IUCN Director General’s Statement on International Day of the World’s Indigenous Peoples 2019:

We cannot achieve conservation and wellbeing for people and planet unless we respect and value the rights of indigenous peoples. For centuries, indigenous peoples across the world have preserved much of Earth’s biodiversity. At this precipice of history, where the next decade could determine the fate of the planet’s species and ecosystems, the global community must fully acknowledge, respect and support the rights of indigenous peoples. This includes respect for the cultural, spiritual, social and environmental values they place on biodiversity.

EU Nature Restoration Law: A boost for biodiversity and climate 6/22/22

River in Gäddede, Sweden Photo: Jon Flobrant / Unsplash

Indigenous Peoples’ Day Is Replacing Columbus Day in October

Columbus Day or Indigenous Peoples’ Day? explains the little-known origins of Columbus Day in 1891. After 11 Italians were lynched, President Harrison proposed a one-time celebration of Columbus which later became an annual celebration on the first Monday of October.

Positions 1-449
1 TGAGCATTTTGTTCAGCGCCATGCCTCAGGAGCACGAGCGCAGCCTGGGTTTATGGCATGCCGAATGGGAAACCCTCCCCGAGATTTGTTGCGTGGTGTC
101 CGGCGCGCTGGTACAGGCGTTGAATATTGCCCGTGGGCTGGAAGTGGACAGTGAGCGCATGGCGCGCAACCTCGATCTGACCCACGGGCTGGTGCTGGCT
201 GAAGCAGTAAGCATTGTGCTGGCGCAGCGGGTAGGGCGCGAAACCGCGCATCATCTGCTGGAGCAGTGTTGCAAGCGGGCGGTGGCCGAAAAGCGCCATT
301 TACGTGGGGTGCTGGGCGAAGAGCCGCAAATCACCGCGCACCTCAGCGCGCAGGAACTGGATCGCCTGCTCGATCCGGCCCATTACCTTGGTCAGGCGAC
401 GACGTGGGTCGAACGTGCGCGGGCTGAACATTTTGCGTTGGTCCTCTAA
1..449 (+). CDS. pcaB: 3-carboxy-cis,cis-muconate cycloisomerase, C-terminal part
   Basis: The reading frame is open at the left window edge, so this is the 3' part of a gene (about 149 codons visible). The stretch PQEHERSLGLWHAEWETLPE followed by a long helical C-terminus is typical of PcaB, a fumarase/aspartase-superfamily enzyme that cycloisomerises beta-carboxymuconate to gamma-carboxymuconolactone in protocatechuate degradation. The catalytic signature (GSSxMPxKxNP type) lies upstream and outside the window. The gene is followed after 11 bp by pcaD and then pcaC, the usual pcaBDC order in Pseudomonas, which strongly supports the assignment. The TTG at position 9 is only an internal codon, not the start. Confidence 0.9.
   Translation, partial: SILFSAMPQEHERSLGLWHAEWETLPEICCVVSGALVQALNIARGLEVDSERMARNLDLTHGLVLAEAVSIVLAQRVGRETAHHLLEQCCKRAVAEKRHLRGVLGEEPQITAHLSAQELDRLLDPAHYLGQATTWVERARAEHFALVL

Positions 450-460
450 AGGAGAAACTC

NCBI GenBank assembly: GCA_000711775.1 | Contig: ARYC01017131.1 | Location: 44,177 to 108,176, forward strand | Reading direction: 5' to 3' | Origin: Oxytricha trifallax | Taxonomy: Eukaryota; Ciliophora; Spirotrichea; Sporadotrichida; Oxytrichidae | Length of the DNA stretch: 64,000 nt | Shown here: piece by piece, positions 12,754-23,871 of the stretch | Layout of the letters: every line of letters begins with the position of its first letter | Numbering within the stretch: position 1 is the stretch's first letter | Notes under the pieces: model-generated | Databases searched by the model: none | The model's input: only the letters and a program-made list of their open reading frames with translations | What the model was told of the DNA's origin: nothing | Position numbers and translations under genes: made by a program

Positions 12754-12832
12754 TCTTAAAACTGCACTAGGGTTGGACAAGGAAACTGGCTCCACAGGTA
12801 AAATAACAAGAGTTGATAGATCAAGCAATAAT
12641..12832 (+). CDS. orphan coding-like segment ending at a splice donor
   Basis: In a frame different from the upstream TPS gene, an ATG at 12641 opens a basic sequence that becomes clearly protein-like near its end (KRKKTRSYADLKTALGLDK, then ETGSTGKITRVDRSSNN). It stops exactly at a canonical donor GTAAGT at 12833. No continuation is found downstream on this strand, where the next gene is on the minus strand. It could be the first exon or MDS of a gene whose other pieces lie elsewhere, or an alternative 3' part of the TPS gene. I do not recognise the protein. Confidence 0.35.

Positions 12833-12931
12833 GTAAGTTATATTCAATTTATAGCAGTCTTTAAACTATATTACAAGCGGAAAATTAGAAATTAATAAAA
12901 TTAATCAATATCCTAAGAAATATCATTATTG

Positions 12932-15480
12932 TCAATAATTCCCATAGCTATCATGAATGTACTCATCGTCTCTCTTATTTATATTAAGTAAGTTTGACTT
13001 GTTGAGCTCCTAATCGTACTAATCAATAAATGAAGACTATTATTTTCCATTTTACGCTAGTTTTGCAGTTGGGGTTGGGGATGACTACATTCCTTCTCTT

The October 9, 2022 New York Times article Indigenous Peoples’ Day, Explained  discusses the revision of the celebration in October which used to focus on Christopher Columbus:

One year after President Biden became the first U.S. president to formally commemorate Indigenous Peoples’ Day, more than a dozen states recognize some version of the holiday in lieu of Columbus Day.

More than 130 cities have adopted the holiday, choosing to heed calls from Indigenous groups and other activists not to celebrate Christopher Columbus, the Italian navigator after whom the holiday is named. They say he brought genocide and colonization to communities that had been in the Americas for thousands of years. Many around the country, however, still celebrate Columbus Day or Italian Heritage Day as a point of pride.

Some members of Indigenous communities say recognizing the day, which this year is on Monday, Oct. 10, does not go far enough. It is not yet a federal holiday, though there are two bills in Congress — one each in the House and Senate — that propose to make it one. Here is more background.

We Urgently Need A Better Understanding of The World Now